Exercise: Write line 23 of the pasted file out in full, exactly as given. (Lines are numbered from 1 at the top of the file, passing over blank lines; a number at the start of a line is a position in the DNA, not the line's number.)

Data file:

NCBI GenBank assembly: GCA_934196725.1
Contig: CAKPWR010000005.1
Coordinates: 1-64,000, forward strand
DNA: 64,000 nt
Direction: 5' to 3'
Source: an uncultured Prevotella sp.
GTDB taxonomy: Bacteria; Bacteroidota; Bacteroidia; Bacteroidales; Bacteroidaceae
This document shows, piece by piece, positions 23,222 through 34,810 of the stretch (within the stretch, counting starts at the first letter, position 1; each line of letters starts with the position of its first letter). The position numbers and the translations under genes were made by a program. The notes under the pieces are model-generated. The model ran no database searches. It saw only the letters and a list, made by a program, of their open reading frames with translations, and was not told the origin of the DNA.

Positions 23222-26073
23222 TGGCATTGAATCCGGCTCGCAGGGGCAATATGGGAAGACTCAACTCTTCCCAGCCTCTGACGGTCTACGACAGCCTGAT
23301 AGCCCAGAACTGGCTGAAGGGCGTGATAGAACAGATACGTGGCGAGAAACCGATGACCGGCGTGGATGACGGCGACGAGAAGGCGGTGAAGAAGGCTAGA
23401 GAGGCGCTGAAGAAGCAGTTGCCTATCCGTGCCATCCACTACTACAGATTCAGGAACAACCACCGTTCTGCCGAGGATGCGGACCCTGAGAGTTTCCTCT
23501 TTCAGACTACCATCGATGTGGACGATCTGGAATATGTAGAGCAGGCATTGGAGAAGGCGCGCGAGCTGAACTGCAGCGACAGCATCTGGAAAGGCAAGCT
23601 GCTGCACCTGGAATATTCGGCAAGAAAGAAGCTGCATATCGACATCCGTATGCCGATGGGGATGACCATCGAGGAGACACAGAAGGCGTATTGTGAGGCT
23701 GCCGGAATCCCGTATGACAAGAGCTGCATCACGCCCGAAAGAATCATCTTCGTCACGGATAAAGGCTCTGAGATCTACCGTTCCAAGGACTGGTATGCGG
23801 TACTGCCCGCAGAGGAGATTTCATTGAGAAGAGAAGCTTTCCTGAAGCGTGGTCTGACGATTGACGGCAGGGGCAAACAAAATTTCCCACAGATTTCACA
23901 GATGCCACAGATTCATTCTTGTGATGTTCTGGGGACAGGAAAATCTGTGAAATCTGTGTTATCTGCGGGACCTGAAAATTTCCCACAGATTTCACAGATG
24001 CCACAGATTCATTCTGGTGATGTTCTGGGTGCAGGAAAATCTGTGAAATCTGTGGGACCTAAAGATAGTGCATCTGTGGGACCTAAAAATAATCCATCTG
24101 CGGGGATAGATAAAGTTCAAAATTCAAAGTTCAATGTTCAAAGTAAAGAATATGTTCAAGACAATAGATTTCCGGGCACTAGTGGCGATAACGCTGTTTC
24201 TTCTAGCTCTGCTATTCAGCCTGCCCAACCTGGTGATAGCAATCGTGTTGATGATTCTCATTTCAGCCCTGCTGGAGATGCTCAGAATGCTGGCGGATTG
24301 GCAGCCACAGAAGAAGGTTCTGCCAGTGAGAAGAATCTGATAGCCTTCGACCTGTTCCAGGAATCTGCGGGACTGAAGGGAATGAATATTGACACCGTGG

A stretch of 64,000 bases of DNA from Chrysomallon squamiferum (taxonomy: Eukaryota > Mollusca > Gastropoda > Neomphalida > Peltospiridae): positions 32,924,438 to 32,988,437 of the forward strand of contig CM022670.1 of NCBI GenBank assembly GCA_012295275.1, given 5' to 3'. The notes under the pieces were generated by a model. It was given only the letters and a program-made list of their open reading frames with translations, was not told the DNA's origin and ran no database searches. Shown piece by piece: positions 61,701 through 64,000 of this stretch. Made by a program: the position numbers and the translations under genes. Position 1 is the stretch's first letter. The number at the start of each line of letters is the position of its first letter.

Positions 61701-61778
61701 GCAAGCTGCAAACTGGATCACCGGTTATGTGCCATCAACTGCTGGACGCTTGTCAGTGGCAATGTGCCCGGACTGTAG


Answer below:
Positions 61701-61778